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Financial/Commodity Trading: which MSc? : Have a Physics BSc

  1. Sep 23, 2014 #1
    A programme was broadcast last week at 9pm on BBC2 entitled Traders: Millions by the Minute

    radiotimes.com/episode/c4y6xg/traders-millions-by-the-minute--series-1---episode-1

    Of particular interest was the group of people based in London, who were being tested to determine if they had the ability to trade live with real money which belonged to the company in question.

    I would have some interest in this field. I shall be graduating with a BSc Physics degree, and was wondering which MSc would potentially help in this role?

    Possible options are:
    1) MSc Materials Science (lower Russell Group uni)
    2) MSc Advanced Composities & Polymers (ex-poly uni)
    3) MSc Computational Finance & Trading (lower Russell Group uni)
    4) MSc Plasma Physics (lower Russell Group uni)


    Concern with option 1): would a MSc Materials Science be of interest to trading employers?

    Concerns with option 2): this is not a Russell Group uni, also would this degree be of interest to trading employers?

    Concerns with option 3): potentially this course will be of little use outside trading if I later discover I'm not suited to trading (as was the case last night with one guy who had an MSc Business). Also, possibly no point taking this course if going to be working in the field, since probably need to work in the field to genuinely understand it.

    Concern with option 4): there are considerably more jobs available in the field of Materials Science than Plasma Physics, therefore MSc Materials Science more useful if looking for a non-trading job.
     
  2. jcsd
  3. Sep 23, 2014 #2

    Simon Bridge

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    The BBC2 doco was rubbish - do not make decisions based on it.
    Have a look at: http://www.investopedia.com/articles/financialcareers/08/quants-quantitative-analyst.asp
    To be employed as a quantitative analyst (say) you need a background in finance and a strongly quantitative science that uses computer models a lot. Some of the edgier companies may be taking risks on people from the endges of physics - but you'd basically have to know them to talk to first to get a look-see. There is no road-map for this stuff.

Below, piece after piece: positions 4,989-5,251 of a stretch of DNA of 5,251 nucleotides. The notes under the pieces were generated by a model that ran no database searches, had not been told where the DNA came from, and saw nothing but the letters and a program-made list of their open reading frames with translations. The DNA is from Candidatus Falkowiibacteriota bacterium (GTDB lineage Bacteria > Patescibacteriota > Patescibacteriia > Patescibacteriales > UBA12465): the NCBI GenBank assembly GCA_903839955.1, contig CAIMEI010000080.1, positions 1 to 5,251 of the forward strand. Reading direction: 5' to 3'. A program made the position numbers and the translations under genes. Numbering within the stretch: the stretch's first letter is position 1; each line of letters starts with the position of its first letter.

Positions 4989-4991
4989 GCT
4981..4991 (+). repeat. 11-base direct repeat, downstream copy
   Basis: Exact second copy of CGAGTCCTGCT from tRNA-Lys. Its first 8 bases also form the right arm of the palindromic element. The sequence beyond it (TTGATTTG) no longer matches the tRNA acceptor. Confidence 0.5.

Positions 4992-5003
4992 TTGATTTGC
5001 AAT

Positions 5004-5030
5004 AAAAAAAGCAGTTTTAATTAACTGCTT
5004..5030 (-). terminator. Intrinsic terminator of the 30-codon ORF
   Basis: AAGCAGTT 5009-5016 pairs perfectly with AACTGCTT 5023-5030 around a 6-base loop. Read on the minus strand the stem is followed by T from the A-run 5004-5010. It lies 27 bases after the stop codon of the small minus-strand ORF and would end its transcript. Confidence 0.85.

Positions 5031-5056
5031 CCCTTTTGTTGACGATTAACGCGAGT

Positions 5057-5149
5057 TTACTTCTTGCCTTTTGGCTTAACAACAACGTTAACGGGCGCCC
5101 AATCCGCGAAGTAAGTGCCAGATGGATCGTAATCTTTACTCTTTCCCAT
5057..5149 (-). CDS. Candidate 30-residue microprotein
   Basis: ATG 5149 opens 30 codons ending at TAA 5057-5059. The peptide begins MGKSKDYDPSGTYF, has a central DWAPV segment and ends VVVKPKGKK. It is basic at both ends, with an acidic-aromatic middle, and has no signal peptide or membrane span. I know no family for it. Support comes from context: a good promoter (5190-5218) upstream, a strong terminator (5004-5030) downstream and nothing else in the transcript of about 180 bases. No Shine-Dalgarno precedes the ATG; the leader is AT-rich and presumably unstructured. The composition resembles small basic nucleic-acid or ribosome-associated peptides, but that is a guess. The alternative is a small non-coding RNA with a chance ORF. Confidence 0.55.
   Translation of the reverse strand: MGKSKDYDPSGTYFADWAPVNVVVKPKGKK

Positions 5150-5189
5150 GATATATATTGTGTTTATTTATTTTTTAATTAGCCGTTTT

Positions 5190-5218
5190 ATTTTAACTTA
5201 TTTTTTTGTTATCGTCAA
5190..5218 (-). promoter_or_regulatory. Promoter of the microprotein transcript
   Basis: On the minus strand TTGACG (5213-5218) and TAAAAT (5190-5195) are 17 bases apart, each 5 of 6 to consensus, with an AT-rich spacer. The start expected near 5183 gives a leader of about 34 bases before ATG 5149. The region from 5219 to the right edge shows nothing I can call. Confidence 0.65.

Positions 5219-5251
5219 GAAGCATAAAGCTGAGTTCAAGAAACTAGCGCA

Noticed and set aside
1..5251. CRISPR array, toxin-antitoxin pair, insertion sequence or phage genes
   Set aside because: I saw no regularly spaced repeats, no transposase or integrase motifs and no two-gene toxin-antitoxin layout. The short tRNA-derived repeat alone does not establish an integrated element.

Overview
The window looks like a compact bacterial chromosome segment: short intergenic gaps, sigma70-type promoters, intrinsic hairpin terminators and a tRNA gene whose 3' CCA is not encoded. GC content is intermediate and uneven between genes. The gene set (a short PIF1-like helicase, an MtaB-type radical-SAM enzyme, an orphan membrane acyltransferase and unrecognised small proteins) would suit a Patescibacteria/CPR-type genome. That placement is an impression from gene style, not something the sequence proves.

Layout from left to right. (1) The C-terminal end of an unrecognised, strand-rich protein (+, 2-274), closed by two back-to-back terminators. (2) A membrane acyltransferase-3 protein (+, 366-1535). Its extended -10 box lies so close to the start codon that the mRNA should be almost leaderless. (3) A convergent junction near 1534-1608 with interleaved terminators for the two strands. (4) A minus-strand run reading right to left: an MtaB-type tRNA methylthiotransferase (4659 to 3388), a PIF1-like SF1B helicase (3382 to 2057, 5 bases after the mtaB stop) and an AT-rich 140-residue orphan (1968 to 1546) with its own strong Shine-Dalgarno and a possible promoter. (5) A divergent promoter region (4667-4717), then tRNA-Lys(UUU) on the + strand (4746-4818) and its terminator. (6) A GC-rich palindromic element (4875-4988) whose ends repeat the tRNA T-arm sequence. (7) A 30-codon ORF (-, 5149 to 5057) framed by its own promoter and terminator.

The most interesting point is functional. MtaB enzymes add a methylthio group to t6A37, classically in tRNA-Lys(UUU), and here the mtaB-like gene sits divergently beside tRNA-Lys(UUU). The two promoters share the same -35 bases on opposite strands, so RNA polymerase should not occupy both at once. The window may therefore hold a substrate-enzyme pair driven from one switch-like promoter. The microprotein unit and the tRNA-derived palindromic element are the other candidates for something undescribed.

4. Sep 23, 2014 #3
    Thank you Simon.
     
  5. Sep 23, 2014 #4
    That BBC documentary is such junk. If you think you can beat people devoting loads of resources and are in the know (ie have access to information you dont) at home you are a chump and should just buy a lotto ticket.


    Also these guys are in their "up" times and can say they are doing everything right but in a stochastic process some people are going to win no matter what they do but are just as likely to lose later.
     
  6. Sep 24, 2014 #5

    rkr

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    I haven't watched the documentary but my advice is to work on whatever you enjoy the most! If you're truly good at a skill, there's a multitude of ways to get wealthy doing it, you probably don't want to be in finance if you're optimizing your career path for wealth anyway.

    If it helps, programming experience and the quality of your research publications will generally weigh in your favor more so than your specific specialization. Your mileage may vary depending on the actual firm that you're applying to.
     
  7. Sep 25, 2014 #6
    Thanks guys, I suppose one big issue I'd have with doing option 3) is that if I didn't go into trading that it would be a completely useless MSc in any other field.
     
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